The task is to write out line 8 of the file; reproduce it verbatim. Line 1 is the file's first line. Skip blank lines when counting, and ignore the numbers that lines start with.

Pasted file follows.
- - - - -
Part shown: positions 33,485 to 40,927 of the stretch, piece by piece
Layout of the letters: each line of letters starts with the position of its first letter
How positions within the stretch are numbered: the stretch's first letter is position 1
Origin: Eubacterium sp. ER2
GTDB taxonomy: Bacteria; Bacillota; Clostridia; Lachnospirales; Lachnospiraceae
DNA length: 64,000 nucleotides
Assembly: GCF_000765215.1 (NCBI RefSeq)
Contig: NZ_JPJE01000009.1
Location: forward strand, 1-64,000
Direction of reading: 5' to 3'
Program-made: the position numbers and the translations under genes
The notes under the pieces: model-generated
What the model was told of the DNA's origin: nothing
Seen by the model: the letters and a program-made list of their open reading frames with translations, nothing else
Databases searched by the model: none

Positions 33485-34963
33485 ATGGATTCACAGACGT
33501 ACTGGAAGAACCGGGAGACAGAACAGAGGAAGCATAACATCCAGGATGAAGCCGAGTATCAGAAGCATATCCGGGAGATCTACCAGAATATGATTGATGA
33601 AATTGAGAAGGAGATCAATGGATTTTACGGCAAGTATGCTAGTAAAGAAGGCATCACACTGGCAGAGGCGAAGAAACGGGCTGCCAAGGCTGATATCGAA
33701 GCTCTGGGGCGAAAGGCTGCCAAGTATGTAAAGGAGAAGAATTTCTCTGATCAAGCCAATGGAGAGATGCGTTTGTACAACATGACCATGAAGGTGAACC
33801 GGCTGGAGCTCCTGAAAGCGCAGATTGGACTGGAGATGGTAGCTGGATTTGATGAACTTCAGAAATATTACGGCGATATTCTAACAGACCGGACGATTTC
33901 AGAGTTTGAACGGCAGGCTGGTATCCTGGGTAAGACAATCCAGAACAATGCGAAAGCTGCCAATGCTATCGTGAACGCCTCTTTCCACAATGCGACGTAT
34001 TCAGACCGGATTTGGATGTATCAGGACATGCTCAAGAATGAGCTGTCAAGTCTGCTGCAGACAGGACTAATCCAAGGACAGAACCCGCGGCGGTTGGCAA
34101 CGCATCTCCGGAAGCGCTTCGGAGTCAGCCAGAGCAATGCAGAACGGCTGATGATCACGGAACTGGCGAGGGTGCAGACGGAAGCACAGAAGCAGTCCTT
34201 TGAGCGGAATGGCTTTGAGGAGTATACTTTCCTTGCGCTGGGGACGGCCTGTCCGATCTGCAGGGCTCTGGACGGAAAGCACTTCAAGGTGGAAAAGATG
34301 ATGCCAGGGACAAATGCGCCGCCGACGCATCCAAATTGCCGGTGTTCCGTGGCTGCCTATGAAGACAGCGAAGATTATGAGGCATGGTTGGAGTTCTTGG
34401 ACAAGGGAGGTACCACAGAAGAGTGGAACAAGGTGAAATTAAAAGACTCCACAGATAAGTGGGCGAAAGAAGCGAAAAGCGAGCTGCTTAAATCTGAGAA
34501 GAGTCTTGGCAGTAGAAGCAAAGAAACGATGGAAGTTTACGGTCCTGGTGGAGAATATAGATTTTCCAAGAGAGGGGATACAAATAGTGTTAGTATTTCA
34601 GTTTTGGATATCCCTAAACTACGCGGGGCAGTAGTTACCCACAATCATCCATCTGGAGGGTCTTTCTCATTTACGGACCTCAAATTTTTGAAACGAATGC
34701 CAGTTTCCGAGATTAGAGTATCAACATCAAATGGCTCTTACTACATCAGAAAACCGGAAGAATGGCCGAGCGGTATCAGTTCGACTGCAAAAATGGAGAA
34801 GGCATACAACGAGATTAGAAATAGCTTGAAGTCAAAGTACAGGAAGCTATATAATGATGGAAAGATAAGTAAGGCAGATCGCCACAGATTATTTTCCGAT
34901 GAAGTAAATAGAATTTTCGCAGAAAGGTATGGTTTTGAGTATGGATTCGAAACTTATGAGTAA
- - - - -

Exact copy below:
Contig: NZ_JPJE01000009.1